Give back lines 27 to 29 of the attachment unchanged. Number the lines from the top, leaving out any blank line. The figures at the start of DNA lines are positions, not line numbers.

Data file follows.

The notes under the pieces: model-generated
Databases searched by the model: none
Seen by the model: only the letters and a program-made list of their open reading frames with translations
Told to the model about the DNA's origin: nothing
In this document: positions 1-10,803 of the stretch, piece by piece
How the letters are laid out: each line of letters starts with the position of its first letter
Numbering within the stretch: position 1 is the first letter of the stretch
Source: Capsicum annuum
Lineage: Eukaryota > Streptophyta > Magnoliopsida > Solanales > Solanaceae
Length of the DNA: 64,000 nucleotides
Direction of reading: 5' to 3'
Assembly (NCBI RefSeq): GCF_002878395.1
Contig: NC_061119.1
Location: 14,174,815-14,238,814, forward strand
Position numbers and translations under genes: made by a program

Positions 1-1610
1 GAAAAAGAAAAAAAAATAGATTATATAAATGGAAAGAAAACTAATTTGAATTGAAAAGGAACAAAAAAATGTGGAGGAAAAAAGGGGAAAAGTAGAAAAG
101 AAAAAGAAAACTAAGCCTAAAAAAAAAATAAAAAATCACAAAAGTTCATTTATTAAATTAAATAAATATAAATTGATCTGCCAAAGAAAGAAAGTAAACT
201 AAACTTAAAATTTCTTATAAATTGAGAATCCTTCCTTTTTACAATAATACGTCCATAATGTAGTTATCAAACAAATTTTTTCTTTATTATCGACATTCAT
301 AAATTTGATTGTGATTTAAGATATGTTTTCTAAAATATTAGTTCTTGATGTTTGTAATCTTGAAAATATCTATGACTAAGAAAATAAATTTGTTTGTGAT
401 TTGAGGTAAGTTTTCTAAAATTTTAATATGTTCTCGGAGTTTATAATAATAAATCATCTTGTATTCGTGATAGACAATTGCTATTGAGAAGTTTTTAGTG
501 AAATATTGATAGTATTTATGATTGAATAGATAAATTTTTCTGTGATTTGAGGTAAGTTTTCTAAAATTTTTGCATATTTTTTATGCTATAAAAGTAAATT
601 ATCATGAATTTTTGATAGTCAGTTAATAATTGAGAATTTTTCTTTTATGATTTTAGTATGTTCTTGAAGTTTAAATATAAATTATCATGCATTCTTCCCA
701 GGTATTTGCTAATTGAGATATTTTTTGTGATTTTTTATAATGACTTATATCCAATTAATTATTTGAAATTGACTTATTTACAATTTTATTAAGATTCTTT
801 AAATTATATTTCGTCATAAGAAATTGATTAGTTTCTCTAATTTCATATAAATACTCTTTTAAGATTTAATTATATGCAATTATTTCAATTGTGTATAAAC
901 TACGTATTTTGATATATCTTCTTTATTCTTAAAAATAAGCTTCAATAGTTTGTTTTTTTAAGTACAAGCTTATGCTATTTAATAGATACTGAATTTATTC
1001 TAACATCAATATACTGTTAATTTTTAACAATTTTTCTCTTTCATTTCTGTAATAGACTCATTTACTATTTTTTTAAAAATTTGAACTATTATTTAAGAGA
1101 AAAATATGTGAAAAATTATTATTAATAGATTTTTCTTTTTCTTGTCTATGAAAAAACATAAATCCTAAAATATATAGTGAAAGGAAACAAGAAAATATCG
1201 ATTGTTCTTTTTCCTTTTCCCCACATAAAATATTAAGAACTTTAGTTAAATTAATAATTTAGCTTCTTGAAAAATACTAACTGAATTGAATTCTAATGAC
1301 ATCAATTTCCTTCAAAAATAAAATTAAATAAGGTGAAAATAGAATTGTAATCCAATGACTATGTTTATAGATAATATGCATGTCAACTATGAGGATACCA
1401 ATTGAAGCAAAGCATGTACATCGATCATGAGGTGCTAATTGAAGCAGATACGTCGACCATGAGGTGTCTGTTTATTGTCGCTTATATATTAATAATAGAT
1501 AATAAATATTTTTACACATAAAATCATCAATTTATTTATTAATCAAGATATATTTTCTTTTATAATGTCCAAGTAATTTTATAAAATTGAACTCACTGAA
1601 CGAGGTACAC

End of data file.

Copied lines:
1001 TAACATCAATATACTGTTAATTTTTAACAATTTTTCTCTTTCATTTCTGTAATAGACTCATTTACTATTTTTTTAAAAATTTGAACTATTATTTAAGAGA
1101 AAAATATGTGAAAAATTATTATTAATAGATTTTTCTTTTTCTTGTCTATGAAAAAACATAAATCCTAAAATATATAGTGAAAGGAAACAAGAAAATATCG
1201 ATTGTTCTTTTTCCTTTTCCCCACATAAAATATTAAGAACTTTAGTTAAATTAATAATTTAGCTTCTTGAAAAATACTAACTGAATTGAATTCTAATGAC